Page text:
Vasovagal Syncope and Salt Supplementation

Regina Kuhmmer, Rosmeri Kuhmmer Lazzaretti, Leandro Ioschpe Zimerman


Syncope is defined as a sudden and brief loss of consciousness and postural tonus due to cerebral hypoperfusion. Vasovagal syncope is the most common cause of syncope among all etiologies. The incidence may range from 21 to 35% and this condition usually affects young, healthy people. Its pathophysiology has not been elucidated yet, and it may due to vasodilation and reflex-mediated bradycardia. Some studies have been carried out as an attempt to find better therapeutic approaches for this dysautonomy which is often resistant to the treatments suggested. Pharmacological agents have been used, but the efficacy has not been fully proven and adverse effects are common. Currently, there are few randomized studies and most of them involve small samples. Therapeutic measures have been suggested to prevent relapses, including general non-pharmacological approaches such as recognizing the symptoms and the triggering factors, programs of physical and postural training, increase in the water and salt intake. Some findings suggest there is an influence of salt supplementation in the clinical parameters of vasovagal syncope. The mechanism that prevents syncope using salt administration has not been completely understood, although its efficacy is attributed to the expansion of the extracellular volume. Salt supplementation can increase body weight, plasma volume, orthostatic tolerance and blood pressure in the upright posture. However, a specific subgroup of people who presents with symptoms that are not appropriately controlled need intervention pharmacological and non pharmacology. In general, good therapeutic results are achieved with changes in diet and behavior.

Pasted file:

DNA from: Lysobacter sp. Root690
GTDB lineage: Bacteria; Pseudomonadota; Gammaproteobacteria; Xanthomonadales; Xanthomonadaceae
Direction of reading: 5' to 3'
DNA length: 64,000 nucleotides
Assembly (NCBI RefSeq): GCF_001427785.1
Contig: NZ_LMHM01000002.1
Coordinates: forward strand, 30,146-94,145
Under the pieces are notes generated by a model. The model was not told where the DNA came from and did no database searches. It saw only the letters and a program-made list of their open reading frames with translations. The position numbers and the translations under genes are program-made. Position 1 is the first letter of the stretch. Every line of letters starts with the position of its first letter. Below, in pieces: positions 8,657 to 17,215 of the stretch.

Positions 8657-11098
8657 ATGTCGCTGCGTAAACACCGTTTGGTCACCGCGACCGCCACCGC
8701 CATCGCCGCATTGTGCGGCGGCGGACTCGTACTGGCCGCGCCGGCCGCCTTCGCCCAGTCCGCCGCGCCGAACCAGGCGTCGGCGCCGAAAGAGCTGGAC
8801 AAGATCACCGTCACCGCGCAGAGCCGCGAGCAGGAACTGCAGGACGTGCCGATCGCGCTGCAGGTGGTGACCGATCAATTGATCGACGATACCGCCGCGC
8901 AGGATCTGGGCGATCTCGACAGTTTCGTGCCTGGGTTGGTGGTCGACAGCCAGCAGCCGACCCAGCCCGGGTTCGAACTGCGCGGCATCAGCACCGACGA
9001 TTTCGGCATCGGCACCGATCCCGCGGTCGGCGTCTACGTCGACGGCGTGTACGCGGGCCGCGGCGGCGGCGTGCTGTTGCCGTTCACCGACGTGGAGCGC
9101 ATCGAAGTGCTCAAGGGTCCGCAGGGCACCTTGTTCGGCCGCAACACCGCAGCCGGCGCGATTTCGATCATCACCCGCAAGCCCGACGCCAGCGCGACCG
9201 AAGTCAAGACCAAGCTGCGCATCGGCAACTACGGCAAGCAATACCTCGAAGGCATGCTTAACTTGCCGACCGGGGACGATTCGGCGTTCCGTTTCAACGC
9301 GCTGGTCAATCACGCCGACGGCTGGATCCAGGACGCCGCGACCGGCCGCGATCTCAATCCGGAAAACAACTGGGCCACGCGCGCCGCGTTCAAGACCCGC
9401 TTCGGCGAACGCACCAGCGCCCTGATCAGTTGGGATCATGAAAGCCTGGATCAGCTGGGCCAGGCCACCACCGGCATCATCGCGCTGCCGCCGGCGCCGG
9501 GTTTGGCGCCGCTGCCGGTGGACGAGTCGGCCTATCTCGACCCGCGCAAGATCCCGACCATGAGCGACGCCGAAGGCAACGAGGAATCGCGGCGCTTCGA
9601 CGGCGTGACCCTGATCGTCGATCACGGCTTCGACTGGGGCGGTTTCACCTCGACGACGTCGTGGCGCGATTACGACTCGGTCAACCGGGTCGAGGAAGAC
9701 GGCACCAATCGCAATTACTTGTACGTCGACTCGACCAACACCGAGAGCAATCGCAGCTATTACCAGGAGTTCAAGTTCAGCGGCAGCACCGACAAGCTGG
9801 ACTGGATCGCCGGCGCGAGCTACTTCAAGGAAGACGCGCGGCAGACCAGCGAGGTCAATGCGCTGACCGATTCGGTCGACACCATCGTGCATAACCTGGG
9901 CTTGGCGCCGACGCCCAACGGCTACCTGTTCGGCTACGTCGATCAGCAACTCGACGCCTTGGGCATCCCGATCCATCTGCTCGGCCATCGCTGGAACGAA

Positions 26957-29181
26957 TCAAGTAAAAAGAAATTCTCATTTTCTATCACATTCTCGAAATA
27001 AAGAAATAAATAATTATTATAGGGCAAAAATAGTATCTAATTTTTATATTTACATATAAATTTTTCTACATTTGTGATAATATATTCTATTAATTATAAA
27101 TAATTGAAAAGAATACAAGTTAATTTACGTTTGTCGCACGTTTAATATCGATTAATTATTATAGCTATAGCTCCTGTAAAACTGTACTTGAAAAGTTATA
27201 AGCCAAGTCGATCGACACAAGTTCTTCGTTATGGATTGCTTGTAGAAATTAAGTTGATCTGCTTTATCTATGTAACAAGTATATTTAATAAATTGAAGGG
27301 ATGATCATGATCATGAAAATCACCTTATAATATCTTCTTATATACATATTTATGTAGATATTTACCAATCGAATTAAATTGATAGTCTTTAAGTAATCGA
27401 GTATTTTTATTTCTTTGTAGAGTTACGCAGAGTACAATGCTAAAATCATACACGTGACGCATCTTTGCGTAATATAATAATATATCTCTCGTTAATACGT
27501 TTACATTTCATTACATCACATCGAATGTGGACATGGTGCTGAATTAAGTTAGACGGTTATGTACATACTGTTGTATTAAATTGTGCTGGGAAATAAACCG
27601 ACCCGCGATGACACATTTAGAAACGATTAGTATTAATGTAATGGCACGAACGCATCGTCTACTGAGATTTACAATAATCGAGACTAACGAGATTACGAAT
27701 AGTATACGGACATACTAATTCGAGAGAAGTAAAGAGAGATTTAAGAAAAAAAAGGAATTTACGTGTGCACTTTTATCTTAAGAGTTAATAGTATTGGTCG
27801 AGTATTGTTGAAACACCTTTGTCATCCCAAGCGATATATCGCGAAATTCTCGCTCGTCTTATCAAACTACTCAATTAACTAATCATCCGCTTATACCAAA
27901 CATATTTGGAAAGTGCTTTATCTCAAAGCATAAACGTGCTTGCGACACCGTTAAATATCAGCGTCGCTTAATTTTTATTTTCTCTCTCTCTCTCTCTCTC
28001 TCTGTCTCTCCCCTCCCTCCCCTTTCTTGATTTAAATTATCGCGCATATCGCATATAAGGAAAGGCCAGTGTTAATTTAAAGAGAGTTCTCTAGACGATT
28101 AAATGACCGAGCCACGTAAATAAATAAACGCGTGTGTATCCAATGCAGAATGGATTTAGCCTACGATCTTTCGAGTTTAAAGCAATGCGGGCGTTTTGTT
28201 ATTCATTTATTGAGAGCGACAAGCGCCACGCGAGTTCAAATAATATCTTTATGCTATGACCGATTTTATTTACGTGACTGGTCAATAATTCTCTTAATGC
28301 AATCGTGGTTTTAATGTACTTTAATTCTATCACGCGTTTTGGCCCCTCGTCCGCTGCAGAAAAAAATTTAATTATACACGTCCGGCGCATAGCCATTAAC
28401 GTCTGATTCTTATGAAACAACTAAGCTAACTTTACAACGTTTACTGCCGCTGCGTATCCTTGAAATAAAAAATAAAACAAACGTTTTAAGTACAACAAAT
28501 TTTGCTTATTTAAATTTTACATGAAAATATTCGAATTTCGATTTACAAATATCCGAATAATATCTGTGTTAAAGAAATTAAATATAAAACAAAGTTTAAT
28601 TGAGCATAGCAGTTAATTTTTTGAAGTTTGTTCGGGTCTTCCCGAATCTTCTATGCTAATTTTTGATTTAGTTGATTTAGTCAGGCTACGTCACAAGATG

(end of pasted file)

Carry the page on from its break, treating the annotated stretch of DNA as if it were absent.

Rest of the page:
Síncope vasovagal, suplementação de sal, tolerância ortostática

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ISSN: 2357-9730




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